What recent reports he has received on the security situation in Syria; and if he will make a statement.
I am horrified at the continued violence of the Syrian regime against its own people. We will use all diplomatic and economic means to bring an end to the violence. Those responsible for the shelling of homes, the execution of detainees, the killing of political opponents and the torture and rape of women and children must be held to account in the future.
My hon. Friend is quite right—the thoughts of much of the nation have been with the family and friends of Marie Colvin. I am happy to confirm, though, that the injured British journalist Paul Conroy is safely in Lebanon, where he is receiving full consular assistance. I pay tribute to journalists who ensure that the world is aware of the crimes that are being committed, which we are determined to document and seek justice for. Too many people have already lost their lives in Homs and elsewhere in Syria, and we will urge the Syrian regime to ensure both an end to the violence against civilians and safe access for humanitarian agencies.
I congratulate my right hon. Friend on the UK’s initiative to help gather evidence of the crimes against humanity in Syria. Will he update the House on the progress of that important work, and can he confirm whether other nations and international organisations are involved as well?
This work is progressing. We are sending teams to border areas and ensuring that people can come to a single documentation hub to bring together the evidence of the crimes that are being committed. I spoke about that at the Tunis meeting of more than 60 nations last Friday, to encourage other nations to join in that initiative or take initiatives or their own, and I believe that other nations will be doing so.
I have had many discussions over the last week with Turkey and Arab nations on the margins of our Somalia conference, in Tunis and at other meetings. That idea has been debated—in public, never mind in private—but the difficulty of establishing safe areas without agreement with the country concerned is considerable. Without such agreement, military force will be required—and sufficient military to force to be wholly effective, because one of the worst things we could do, I believe, is to tell people that they might be safe and be unable to provide that safety to them. None of those discussions, therefore, have led to the idea being adopted in the international community.
The Opposition welcome the fact that the EU yesterday announced further sanctions on Syria. Will the Foreign Secretary confirm that those sanctions included travel bans on a further seven close associates of President Assad? If that is correct, does he agree that the public naming of many more individuals in that way, specifically including military commanders presently engaged in murder and slaughter in Homs, would help to sharpen the choice for individual members of the security apparatus?
Yes—I agree in general. We adopted a number of measures yesterday in Brussels, including sanctions on the Central Bank of Syria. As the right hon. Gentleman says, we also extended by another seven names the list, which is now more than 150 strong, of individuals and entities on whom we have restrictions, travel bans and asset freezes. We are entirely open to extending that list further, but we of course take care to ensure that we are sure of our ground and that those individuals are actually complicit in the regime’s repression. As further evidence accumulates, we will certainly want to add to that list.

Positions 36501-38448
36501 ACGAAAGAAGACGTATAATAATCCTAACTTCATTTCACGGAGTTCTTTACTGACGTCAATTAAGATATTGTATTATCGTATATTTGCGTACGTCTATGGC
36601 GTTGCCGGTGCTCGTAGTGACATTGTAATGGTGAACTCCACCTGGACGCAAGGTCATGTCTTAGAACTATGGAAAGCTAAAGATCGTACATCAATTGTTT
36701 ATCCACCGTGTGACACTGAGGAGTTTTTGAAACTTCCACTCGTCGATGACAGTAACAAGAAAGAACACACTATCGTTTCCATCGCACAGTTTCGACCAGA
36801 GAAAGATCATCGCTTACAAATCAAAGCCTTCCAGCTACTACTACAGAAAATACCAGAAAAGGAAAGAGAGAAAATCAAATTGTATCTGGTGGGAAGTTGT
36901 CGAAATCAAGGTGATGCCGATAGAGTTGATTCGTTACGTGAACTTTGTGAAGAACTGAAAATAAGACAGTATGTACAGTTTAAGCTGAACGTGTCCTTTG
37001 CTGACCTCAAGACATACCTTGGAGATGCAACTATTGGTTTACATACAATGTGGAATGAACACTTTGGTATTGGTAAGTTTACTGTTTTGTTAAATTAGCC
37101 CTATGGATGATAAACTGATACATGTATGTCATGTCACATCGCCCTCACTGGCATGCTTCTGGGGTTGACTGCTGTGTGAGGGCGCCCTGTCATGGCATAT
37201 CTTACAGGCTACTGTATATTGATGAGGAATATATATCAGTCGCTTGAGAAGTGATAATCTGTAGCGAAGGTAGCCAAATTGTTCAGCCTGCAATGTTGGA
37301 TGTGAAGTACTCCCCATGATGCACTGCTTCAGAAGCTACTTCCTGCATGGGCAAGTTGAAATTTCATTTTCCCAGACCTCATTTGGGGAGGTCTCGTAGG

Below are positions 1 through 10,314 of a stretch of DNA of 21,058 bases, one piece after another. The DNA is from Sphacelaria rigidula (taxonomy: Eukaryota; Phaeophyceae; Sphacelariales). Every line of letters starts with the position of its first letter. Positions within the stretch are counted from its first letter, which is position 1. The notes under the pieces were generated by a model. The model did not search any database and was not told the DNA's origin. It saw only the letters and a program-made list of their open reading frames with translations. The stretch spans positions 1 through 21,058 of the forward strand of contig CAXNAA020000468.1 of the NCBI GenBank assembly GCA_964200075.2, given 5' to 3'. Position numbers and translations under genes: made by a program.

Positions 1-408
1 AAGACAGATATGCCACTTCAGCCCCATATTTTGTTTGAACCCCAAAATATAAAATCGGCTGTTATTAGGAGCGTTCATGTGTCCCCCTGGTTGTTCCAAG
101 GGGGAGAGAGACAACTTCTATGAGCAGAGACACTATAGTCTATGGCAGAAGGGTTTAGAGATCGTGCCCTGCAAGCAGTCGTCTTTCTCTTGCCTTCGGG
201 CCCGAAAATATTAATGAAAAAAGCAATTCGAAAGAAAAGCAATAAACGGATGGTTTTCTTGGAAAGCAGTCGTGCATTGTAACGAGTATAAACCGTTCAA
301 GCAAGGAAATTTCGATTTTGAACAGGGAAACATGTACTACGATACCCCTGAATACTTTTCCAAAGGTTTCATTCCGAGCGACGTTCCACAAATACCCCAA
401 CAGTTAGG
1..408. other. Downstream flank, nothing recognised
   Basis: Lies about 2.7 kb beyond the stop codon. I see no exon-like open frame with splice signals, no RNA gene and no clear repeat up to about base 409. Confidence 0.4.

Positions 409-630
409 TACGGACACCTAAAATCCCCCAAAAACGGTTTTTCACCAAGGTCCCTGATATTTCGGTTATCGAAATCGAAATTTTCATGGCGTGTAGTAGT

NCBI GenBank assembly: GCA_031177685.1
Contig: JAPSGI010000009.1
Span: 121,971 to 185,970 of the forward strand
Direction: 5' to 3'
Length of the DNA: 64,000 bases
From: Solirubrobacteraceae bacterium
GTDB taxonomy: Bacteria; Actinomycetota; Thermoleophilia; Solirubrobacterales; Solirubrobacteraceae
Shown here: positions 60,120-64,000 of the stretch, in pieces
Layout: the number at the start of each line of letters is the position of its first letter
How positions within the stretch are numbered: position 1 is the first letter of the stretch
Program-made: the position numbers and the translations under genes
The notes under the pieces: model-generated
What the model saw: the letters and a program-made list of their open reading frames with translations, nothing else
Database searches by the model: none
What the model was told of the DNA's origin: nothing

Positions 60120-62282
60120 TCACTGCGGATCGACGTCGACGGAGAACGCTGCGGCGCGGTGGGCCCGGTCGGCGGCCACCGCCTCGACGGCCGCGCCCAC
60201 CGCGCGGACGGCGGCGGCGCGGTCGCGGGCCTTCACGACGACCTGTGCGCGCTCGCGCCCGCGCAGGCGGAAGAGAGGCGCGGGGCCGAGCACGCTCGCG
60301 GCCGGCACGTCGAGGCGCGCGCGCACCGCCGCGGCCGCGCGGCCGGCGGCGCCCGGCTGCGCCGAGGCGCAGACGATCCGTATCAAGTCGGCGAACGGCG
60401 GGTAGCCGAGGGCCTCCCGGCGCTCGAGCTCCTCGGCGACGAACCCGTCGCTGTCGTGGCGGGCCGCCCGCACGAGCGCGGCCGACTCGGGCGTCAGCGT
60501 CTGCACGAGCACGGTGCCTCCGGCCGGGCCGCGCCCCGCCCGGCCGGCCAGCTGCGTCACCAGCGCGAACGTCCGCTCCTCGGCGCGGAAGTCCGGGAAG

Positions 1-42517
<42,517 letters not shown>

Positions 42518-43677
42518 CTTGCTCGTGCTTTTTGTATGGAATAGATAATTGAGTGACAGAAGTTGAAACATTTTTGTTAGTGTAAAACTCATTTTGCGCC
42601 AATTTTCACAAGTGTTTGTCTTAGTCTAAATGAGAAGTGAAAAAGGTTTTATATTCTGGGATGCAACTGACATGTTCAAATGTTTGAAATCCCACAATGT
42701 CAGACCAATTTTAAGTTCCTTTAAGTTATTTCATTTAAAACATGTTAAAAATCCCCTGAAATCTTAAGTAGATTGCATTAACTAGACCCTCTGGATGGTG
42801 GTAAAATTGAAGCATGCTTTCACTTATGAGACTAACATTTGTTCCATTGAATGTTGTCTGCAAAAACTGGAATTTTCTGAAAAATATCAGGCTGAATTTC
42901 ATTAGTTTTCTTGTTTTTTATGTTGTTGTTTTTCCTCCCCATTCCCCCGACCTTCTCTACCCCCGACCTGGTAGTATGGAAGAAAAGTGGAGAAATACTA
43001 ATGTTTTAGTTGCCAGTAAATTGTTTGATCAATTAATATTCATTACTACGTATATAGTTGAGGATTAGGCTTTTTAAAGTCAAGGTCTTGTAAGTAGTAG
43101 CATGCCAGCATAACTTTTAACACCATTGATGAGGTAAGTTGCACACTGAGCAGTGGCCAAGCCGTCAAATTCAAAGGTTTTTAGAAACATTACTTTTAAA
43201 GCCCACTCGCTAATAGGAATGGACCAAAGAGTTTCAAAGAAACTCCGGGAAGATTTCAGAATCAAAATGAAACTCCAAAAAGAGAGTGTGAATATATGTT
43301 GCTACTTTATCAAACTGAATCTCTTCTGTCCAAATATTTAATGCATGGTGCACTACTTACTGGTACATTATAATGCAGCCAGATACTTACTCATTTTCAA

Does my right hon. Friend agree that the unpalatable fact is that we do not have many options in relation to Syria? Does he also agree that one option worth following is to persuade the Russians to give up their unquestioning support for Syria on the ground that it is deeply damaging to their long-term interests and should cease? Does he remember the impact on Milosevic and Serbia of the withdrawal of Russian support?
My right hon. and learned Friend is right that that would be a desirable piece of persuasion to accomplish. I have had discussions with the Russian Foreign Minister, including at length after the vetoing of our Security Council resolution, and it must be said that the Russians are not yet persuaded of that position. However, I hope others will join in that persuasion. I have spoken in the last hour to the new UN and Arab League special envoy, Kofi Annan, who is charged with promoting a political process and solution. I hope that he will bring his persuasive powers to bear on both Russia and China.
As the situation in Syria continues to deteriorate, an estimated 70,000 Syrians are fleeing to Jordan and many more to Lebanon. What steps has the Foreign Secretary taken to put pressure on the Syrian regime to allow humanitarian assistance and to enable civilians to leave the country?
It is a constant cry of the international community, including among the more than 60 nations that met in Tunis on Friday, that humanitarian access needs to be granted, but the regime, which, in the view of the UN commission of inquiry, has committed crimes against humanity, is insensitive even to those demands for humanitarian access or for pauses each day in the conflict—it has refused to do that. We are doing our best to send humanitarian assistance. The UK has provided assistance that will amount to tens of thousands of food rations and other emergency supplies, and we are increasingly co-ordinating our work with other countries.